Wednesday, February 15, 2012

Fear of flying

Don't you think their hands were shaking as that rocket ship touched down?
I'm sure they shivered when they finally touched the ground
And the 'giant leap' so fragile that it hardly made a sound
But it must have been amazing, what a world they got to see
So I don't care, my foolish fear won't get the best of me now
--"Walk On The Moon," Great Big Sea

There are a number of reasons why I like to watch, as well as listen to, Jon Schmidt playing the piano. For one thing, this man GITS DOWN during a performance. He never lets you forget the piano is a percussion instrument; he can hardly stay seated, so keen is his desire to just play the hell out of it.

I mean, this guy is so into "All of Me" he plays several chords with his FOREARMS. How awesome is that?

Another reason I like watching him is that, although he's known primarily for his adaptations and mashups, he often performs his own original compositions (of which "All of Me" is one). As mentioned in the video, many other pianists have covered "All of Me," but there's something very special about a composer performing his own music. You can see the look of joy on Schmidt's face when all the notes come together just the way he hoped they would. There's the odd but distinct impression that the notes aren't actually issuing from the strings and hammers of the piano, but pour freely from the ends of his fingers as he plays.

But perhaps the greatest reason why I like watching Jon Schmidt play piano is his courage, which I admire tremendously. He is publicly displaying a talent which took significant time and practice to hone to its current level. Anything you take that much time and work to accomplish is something in which you have also invested much of your spirit. It's going to be important to you, and when you care that much about something, the idea of sharing it with the public can be terrifying. When you share what you love with others, you run the very real risk of having it mocked or denigrated by people who, even if they have not spent even five minutes' effort attempting to do what you do, can still cut you to the quick with a cruel word and set back your ability to create even more amazing things.

The sad thing is that for every Jon Schmidt who puts his music on YouTube, there are probably five or six other talented musicians frozen with fear at the thought of freeing the songs of their hearts. They continue to play surreptitiously in a locked practice room or a family basement somewhere, composing fantastic pieces that only a few people will ever hear, their lights kept firmly under bushels.

Fear stops us from doing so many wonderful things. It keeps us from finishing the things we start. I speak from personal experience, since I have a hard drive and several shabby manila folders full of half-finished or aborted story ideas. One of the reasons why I started posting "Unseen" on this blog, rather than letting it languish on the hard drive where it started, was because I thought showing this story to readers would make me accountable to finish it; I knew if anyone at all were to read it and like it, that person (or persons) would provide the needed impetus to keep writing. It may sound stupid, but it's worked like a charm; although I've occasionally stalled out as I let personal fears get the better of me, I am continuing to write the story a chunk at a time.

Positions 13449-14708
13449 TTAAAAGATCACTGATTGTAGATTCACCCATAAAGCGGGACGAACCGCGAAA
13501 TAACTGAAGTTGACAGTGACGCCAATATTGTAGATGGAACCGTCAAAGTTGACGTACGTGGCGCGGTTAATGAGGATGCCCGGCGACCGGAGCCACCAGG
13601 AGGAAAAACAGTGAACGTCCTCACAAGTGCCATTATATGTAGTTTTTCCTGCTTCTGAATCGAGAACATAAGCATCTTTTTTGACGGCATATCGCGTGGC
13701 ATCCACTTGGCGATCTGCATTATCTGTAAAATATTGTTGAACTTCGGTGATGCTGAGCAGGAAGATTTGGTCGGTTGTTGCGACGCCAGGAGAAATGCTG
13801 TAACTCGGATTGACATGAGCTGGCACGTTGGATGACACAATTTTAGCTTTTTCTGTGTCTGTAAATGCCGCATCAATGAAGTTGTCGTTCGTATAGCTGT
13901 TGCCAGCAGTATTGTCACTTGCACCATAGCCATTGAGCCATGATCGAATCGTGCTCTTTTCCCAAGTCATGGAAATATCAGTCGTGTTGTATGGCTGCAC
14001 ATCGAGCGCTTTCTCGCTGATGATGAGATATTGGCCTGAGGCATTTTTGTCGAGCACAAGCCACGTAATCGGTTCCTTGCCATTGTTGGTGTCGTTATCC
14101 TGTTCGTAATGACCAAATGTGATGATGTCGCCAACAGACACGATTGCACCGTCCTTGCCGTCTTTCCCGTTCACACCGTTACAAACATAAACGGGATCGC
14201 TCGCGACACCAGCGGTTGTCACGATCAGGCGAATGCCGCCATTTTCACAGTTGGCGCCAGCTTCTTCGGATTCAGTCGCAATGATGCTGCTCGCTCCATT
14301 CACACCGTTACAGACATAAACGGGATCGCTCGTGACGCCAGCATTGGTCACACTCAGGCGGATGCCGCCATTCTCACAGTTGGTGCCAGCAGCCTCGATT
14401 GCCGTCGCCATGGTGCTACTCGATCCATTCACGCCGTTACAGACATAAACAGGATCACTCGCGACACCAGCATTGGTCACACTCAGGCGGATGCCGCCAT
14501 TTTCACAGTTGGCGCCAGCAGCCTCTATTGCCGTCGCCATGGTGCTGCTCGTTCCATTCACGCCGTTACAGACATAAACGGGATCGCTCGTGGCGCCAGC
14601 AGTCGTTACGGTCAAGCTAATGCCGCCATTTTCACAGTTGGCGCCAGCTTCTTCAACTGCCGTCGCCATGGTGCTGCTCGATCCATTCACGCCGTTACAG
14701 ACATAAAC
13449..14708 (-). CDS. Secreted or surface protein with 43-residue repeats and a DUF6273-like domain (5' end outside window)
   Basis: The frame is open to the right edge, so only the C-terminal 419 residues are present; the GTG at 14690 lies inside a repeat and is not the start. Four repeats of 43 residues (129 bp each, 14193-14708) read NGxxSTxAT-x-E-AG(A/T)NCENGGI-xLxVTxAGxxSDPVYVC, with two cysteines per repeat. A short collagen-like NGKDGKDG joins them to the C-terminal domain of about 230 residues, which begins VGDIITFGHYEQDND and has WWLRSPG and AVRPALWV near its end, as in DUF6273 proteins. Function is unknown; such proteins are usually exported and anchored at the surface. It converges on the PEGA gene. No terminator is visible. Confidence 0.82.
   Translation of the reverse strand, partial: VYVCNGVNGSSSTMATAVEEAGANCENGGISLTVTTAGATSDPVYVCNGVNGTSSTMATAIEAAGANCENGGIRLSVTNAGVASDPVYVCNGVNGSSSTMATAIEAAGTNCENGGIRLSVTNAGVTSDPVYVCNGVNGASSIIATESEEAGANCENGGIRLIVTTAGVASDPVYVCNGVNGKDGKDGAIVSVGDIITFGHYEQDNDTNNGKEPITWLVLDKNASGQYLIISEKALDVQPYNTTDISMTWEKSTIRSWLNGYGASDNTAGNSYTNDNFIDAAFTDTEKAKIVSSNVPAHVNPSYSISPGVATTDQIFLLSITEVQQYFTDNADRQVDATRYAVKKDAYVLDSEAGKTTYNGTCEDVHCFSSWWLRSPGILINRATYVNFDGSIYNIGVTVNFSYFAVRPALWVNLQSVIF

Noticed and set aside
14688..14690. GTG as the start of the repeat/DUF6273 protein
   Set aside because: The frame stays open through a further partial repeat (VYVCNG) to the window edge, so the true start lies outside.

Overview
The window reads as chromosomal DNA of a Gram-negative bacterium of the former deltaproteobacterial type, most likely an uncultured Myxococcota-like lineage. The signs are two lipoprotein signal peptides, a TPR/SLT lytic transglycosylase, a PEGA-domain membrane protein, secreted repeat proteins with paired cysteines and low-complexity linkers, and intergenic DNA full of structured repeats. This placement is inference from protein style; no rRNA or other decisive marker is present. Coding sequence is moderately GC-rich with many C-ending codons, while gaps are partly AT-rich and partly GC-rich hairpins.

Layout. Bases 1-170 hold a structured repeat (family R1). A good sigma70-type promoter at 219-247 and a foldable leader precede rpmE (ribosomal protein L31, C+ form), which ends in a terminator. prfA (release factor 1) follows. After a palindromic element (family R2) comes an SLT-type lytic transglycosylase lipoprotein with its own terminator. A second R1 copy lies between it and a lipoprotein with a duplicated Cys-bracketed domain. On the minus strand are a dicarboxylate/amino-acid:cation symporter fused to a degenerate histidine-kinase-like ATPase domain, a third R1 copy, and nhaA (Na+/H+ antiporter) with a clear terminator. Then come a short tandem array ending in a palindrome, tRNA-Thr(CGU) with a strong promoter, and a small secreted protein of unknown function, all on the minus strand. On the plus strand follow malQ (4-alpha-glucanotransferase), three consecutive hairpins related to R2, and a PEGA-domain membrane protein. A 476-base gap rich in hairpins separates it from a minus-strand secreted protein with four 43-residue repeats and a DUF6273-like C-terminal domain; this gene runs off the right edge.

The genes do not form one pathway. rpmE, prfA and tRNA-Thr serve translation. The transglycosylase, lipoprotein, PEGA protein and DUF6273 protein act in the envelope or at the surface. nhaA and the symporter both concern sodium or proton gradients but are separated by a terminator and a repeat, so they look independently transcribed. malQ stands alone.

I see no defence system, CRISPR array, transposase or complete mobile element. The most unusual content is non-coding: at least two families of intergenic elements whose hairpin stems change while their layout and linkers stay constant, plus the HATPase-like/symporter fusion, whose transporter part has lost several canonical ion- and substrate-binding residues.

A friend of mine linked to Steven Pressfield's blog the other day, which references the "all is lost" moment -- a phenomenon that occurs as often in real life (though not always as punctually) as it does in fiction. It's that moment when you hit the wall, creatively speaking -- when all your fears about what you're trying to do rise up in a concerted effort to overwhelm you, crush your spirit, shut you up and shut you down. But it's also the moment just before you break through to the next level of creativity, which is something worth thinking about. If you can push through that feeling of "this is total crap/I'm worthless/what was I thinking", it's Level Up time!

In the process of writing this story, I've begun to experience what many other people far more creative than I have pointed out -- that much of creativity feels more like discovering something than making it. As you press on, you begin to learn things about plot points and characters that you never anticipated. Carl Binder, who worked on the Disney film Pocahontas, commented on just this quality: "...we were all saying that it was as if we were merely 'discovering' a character who is already alive, someone who knew her own mind, and we were just following her." The point is, you have to follow -- you can't just hold still and wait for the next part of the story to come to you, because it usually won't. Like all voyages of discovery, you have to work beyond fear, walking past the known and safe boundaries to find out what comes next. Or in the words of Boyd K. Packer, "It is the moment when you have gone to the edge of the light and stepped into the darkness to discover that the way is lighted ahead for just a footstep or two."

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